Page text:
Audio of the Cedillo appeal part 1

15 Jun

The vaccine court case of Michelle Cedillo is apparently the last one of the Omnibus Autism Proceeding which is still undergoing appeals. I wrote about the appeal recently on LeftBrainRightBrain, but those were responding to second-hand accounts of the hearing.

With thanks to commenter Anne, the audio is here:

Cedillo appeal arguments

Below are notes I took on the first part of the hearing–the part where the lawyer from the Michelle Cedillo (also representing the rest of the petitioners) was speaking. I’ll get to the second half shortly. I tried to put my own commentary in italics.

Suffice it to say, the notion that the petitioners presented compelling arguments and the judges were entirely favorable to them isn’t born out from the audio.

Ms. Chin-Caplan (attorney for the petitioners, including Michelle Cedillo) argued that the rules of the civil procedure do not apply in the vaccine court and that the government used them as “a club and a shield”.

She complains that the government required them to go to a foreign jurisdiction (the UK) to obtain documents.

I found that odd in light of the fact that the petitioners did try to obtain documents from the UK as early as 2004.

In response to the complaint that the Special Masters required the petitioners to work with this foreign jursidction, the judge asks if the petitioners filed a motion (under rule 26) to compel the government to produce the documents. Ms. Chin-Caplan argued that the Federal rules of procedure do not apply in the vaccine court. The judge responded “that’s not quite true”. Under rule 7 of the vaccine rules, Ms. Chin-Caplan could have asked that the Federal rules be followed. The judge asked if the petioners made a motion to follow those rules.

The judge asks, since they wanted the underlying data why didn’t Ms. Chin-Caplan ask the Special Masters to “please compel the government to bring in the underlying data”. Rules were in place to do that, but the petitioners didn’t do this. Ms. Chin-Caplan discusses that they worked with counsel in the UK for advice on how to proceed in the UK. However, they gave up before filing for the documents.

Ms. Chin-Caplan argues that lack of due process was “pervasive” in the proceeding. One judge asks what other pervasive violations of due process existed. She referred back to the same situation about Dr. Bustin.

In other words, she dodged the question of “pervasiveness”.

Judge–weren’t you given the opportunity to follow-up and to question and challenge the testimony? Ms. Chin-Caplan talks about how new information was presented at the hearing.

She doesn’t discuss the opportunity to challenge the testimony in post-hearing briefs.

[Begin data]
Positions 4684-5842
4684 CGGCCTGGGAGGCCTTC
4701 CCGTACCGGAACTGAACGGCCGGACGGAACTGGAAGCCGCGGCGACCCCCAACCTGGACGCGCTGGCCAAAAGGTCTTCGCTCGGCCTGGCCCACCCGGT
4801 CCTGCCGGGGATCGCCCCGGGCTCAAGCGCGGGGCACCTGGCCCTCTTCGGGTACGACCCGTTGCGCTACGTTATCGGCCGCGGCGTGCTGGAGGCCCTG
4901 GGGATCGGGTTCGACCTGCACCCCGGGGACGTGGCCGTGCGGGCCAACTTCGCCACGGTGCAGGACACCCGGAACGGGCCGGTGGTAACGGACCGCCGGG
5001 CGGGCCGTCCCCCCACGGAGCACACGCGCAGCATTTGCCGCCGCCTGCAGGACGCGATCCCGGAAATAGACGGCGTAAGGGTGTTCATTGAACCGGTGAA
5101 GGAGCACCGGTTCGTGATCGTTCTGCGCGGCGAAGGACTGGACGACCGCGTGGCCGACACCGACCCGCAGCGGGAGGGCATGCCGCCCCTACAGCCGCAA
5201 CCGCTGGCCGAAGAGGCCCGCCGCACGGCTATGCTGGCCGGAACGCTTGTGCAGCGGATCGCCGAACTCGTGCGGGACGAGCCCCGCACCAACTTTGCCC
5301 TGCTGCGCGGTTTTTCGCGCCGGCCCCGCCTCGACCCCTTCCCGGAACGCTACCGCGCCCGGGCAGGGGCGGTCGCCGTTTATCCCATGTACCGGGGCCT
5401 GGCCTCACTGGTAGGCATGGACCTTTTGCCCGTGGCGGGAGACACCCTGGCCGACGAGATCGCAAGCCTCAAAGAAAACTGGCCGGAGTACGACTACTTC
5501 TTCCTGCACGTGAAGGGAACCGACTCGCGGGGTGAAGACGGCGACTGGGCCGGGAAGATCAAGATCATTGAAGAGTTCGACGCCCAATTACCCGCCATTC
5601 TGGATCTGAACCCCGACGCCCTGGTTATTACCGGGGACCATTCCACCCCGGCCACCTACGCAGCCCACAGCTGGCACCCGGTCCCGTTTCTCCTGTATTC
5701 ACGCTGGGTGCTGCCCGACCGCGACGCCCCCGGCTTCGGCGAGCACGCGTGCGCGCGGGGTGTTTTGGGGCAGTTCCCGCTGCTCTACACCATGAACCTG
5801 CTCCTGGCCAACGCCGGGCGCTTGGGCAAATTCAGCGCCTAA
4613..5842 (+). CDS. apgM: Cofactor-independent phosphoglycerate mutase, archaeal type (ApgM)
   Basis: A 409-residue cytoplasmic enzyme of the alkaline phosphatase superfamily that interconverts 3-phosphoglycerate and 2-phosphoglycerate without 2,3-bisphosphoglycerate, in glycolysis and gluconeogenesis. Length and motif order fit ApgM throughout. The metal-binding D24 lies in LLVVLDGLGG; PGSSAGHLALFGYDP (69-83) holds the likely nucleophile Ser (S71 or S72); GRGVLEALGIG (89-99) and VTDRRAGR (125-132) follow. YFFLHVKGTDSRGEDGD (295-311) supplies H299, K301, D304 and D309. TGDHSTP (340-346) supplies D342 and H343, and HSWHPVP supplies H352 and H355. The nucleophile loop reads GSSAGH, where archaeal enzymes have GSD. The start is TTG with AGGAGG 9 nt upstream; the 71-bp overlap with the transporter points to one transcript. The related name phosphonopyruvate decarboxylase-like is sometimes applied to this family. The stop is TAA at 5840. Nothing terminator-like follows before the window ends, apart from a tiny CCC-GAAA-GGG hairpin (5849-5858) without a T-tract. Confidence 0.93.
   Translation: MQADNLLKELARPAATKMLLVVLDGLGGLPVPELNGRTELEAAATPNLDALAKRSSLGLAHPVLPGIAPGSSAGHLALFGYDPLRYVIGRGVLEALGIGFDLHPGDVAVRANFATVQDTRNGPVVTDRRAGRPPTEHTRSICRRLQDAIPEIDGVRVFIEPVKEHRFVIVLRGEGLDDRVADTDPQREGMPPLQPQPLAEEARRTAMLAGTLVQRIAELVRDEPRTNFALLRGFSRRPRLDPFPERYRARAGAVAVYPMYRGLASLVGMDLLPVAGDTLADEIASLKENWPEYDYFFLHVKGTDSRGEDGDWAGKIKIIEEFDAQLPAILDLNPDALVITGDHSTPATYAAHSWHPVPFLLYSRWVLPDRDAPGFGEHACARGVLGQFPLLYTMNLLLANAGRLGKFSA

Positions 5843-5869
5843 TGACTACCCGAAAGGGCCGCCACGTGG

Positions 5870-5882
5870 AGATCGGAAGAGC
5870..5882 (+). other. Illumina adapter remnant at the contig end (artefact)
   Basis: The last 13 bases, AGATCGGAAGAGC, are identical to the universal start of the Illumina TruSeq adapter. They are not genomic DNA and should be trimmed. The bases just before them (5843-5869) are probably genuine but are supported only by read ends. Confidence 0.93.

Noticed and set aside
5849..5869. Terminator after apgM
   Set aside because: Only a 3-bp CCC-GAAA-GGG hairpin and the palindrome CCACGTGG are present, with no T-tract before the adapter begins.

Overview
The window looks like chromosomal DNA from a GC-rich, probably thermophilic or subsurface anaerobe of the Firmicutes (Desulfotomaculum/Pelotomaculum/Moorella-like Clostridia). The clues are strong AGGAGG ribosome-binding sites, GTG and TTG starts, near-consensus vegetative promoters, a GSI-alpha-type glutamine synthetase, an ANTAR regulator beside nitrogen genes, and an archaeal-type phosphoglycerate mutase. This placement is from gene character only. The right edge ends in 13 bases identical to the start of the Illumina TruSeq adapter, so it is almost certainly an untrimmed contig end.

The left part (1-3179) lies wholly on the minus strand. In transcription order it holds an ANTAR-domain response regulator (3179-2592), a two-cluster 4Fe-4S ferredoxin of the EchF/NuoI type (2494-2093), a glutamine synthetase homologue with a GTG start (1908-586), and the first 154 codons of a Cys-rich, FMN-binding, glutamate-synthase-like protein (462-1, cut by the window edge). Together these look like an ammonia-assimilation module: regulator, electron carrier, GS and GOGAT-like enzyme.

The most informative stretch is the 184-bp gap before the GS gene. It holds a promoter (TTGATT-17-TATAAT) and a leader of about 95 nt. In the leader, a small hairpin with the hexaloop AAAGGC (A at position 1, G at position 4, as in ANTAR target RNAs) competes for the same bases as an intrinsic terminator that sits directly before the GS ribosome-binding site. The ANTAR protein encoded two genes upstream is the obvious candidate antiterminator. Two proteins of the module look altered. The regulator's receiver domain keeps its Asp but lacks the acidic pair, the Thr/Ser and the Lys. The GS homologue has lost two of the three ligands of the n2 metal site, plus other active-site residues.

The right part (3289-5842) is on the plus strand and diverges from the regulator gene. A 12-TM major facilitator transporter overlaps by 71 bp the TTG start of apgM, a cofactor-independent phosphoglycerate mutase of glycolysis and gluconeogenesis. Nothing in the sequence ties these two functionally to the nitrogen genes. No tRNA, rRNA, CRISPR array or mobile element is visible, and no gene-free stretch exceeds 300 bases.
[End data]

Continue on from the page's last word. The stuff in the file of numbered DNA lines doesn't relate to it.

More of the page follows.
Judge–points out that the petitioners didn’t follow through on all avenues to get the material from the UK.

The petitioners abandoned the opportunity to request the material from the UK based on advice from the counsel they consulted with in the UK. In other words, they didn’t actually try to get the courts in the UK to unseal the documents.

Judge Lyn notes that there was a concession that Mr. Conway (Ms Chin-Caplan’s colleague in this case) conceded that the lack of access to these documents did not prejudice the case.

Ms. Chin-Caplan is stuck trying to argue that her own colleague’s concession was incorrect.

Ms. Chin-Caplan argued that the test-cases were supposed have the “general causation” arguments only made during the Cedillo hearing, not the Snyder hearing. Thus, when Dr. Rima testified in the Snyder hearing, council for the Cedillos were not present. Ms. Chin-Caplan argues that Dr. Rima presented a calculation based on information about Michelle Cedillo and that this was in error. She further argues that since she was not present for this hearing, she didn’t know about that until the decision was handed down and it included reference to this testimony.

I find it very odd that her argument is that she wasn’t following the other test cases in the Omnibus.

Ms. Chin-Caplan argues that she submitted the alleged Rima miscalculation–and added more post-hearing information that should have been admitted. This was filed for reconsideration of the decision. This includes a textbook by Prof. Zimmerman of the Kennedy Kreiger Institute and a paper.

The Judges point out that much of the information was available before the decisions were handed down. Ms. Chin-Caplan argues that the Special Master didn’t have time to read the textbook (it came out a month before the decisions).

One of the judges points out that the petitioners would still have a difficult time with the present state of the science proving their case.

Ms. Chin-Caplan notes that the Althen standard: that they have to present a plausible theory of events and have a timeline.

Ms. Chin-Caplan makes a statement I have a difficult time parsing: “Plausibility to some people for whatever reason seems to mean “possible”. But plausibility in the scientific and medical world means that it makes sense from a thinking it through from a scientific and medical standpoint that this can occur.”

Ms. Chin-Caplan discusses the theory they have for MMR causing injury in Miss Cedillo. A judge points out that Ms. Chin-Caplan appears to asking them to reweigh the evidence, which isn’t their job.

I would argue that Ms. Chin-Caplan and the others in the OAP did not present a plausible theory for how MMR would cause autism. Multiple witnesses for the government showed how each leg of their theory was implausible.

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